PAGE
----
Contrary to popular opinion, there are lots of great teachers in Detroit.
I’ve been invited into their classrooms via videotaped lessons and face to face visits--and I’ve read analyses of their learning goals, student achievement and moment-to-moment teaching decisions. I’ve heard countless heartbreaking stories, and led professional development workshops that felt like old-time revival meetings, DPS teachers holding each other to high standards when nobody else seemed to care. The only triple-certified and triple-renewed National Board Certified Teacher in the country--Mary Edmunds--teaches chemistry in Detroit, and the 2007 MI Teacher of the Year, Kim Kyff, teaches at Jamieson Elementary, recently featured on NBC Dateline’s “City of Heartbreak and Hope.”
I know the bad news about Detroit schools, too, like the NAEP math scores, the half-empty buildings and random, hideous violence. I trust what Detroit teachers tell me about their schools--the good and the awful--and the teachers I know think Robert Bobb has done a pretty good job of trying to get a handle on a mess of gargantuan proportions. Having Bobb running the show, one NBCT told me, was like having four superintendents at once, kicking butt and taking names.
And now, Robert Bobb is laying off 2000 DPS teachers--and replacing a couple dozen of them with Teach for America corps members.
Scene: Last fall, at the MI Association of Public School Academies conference. A panel featuring an array of high-profile leadership figures in Detroit is asked about the most effective strategies for fixing schools in Detroit. Surprisingly, nobody mentions more charters. One of the panelists suggests that Teach for America would make a big difference. A former corps member herself, she refers to TFA as the Peace Corps of Teaching.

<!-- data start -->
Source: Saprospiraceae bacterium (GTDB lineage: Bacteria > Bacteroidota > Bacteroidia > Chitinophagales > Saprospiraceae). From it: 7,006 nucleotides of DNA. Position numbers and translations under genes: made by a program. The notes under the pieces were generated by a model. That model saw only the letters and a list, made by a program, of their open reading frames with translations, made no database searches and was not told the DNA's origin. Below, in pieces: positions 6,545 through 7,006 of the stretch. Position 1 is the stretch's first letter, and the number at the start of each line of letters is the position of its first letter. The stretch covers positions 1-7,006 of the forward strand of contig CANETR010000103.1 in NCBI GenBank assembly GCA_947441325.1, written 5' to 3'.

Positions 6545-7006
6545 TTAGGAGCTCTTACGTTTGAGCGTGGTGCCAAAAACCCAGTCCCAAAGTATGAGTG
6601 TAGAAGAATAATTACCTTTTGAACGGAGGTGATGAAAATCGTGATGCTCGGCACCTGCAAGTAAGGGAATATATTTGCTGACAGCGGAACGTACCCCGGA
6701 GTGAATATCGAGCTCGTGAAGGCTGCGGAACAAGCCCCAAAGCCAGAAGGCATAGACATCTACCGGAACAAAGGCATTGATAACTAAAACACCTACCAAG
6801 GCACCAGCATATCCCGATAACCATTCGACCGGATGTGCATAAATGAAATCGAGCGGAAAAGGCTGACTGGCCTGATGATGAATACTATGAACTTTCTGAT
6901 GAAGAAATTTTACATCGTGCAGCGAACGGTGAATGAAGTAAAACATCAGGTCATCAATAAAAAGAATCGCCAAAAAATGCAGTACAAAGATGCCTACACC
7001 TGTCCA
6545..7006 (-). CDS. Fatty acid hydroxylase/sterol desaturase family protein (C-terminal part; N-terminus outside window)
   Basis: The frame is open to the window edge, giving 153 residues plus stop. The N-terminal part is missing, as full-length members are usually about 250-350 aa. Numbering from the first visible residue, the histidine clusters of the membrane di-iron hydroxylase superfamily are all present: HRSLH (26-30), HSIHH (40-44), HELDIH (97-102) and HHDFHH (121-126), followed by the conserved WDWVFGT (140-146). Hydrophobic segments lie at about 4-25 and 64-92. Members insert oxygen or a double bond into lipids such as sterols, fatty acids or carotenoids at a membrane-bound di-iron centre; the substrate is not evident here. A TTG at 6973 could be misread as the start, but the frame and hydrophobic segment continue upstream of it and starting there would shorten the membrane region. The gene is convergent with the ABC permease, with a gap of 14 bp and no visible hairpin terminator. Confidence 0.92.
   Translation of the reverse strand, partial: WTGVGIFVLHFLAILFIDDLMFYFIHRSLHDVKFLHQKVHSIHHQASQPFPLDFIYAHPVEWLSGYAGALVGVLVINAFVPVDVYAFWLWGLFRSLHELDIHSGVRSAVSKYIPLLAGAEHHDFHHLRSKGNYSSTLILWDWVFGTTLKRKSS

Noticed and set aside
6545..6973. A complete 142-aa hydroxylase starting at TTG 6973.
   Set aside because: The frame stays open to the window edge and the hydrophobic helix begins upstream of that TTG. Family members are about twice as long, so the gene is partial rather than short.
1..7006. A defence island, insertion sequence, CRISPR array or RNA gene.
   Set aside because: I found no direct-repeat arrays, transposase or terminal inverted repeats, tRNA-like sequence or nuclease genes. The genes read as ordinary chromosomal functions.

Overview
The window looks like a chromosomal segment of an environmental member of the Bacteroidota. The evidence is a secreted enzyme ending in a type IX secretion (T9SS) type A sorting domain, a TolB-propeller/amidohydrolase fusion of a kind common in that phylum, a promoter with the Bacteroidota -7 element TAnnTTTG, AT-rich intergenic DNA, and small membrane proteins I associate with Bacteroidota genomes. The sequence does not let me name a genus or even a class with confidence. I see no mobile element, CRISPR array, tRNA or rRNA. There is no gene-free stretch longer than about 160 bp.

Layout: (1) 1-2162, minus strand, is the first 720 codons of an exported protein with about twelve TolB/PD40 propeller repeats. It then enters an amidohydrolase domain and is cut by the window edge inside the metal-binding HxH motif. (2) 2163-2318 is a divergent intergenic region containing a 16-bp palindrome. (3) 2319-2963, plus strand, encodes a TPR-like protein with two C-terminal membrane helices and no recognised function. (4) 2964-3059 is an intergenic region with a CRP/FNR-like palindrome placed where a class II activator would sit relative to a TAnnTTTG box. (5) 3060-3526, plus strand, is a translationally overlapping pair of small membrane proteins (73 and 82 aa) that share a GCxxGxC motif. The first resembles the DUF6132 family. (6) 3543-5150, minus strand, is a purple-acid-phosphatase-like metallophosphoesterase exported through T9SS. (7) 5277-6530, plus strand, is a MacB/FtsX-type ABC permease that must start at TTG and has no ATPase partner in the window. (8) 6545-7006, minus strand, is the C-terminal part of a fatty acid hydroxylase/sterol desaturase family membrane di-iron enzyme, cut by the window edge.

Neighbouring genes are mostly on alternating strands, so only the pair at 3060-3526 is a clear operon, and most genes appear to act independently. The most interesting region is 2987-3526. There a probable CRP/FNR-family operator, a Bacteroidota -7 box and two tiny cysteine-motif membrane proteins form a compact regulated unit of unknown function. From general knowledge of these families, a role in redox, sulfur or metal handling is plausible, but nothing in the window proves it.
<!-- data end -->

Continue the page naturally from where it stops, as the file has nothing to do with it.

Q from the audience: Wow, that sounds great! What special training do TFA members get before they come to Detroit? Special classes for working in tough urban districts? Do they student teach here first?
Panelist: Ummm. Well, there’s this five-week summer seminar called Institute that’s, like, intense. But mostly, they’re graduates of top colleges who have to compete to get into the program. They’re the best and the brightest!
Sitting at a table with several DPS NBCTs and a Milken winner, I hear one mutter something about also being the cheapest. And--in the end--it is about money, more or less.
In the most economically depressed city in the most economically depressed state, it has to be about money. We all get that. That Milken winner? Laid off. A leader has to do what’s necessary to keep the doors open and the buses running.
But why isn’t Bobb replacing expensive veterans with first-year certified teachers trained in Michigan universities? Michigan exports more than half their new teachers, many of whom did their student teaching in Detroit or other urban centers here. These are young people who plan to stay in Michigan--and teach--for the long haul. Can’t we form our own...corps?
It costs an additional $2000/year to hire a TFA teacher, and the money goes straight to the Teach for America organization. So it’s actually cheaper to hire a home-grown trained and certified teacher with relevant field experience. And, despite some unsubstantiated and flat-out deceptive rhetoric from the Detroit News, there is little evidence that TFA teachers are the “Marine Corps” of teaching.
I don’t get it. When did retaining the most promising teachers become a liability, rather than a goal?
The opinions expressed in Teacher in a Strange Land are strictly those of the author(s) and do not reflect the opinions or endorsement of Editorial Projects in Education, or any of its publications.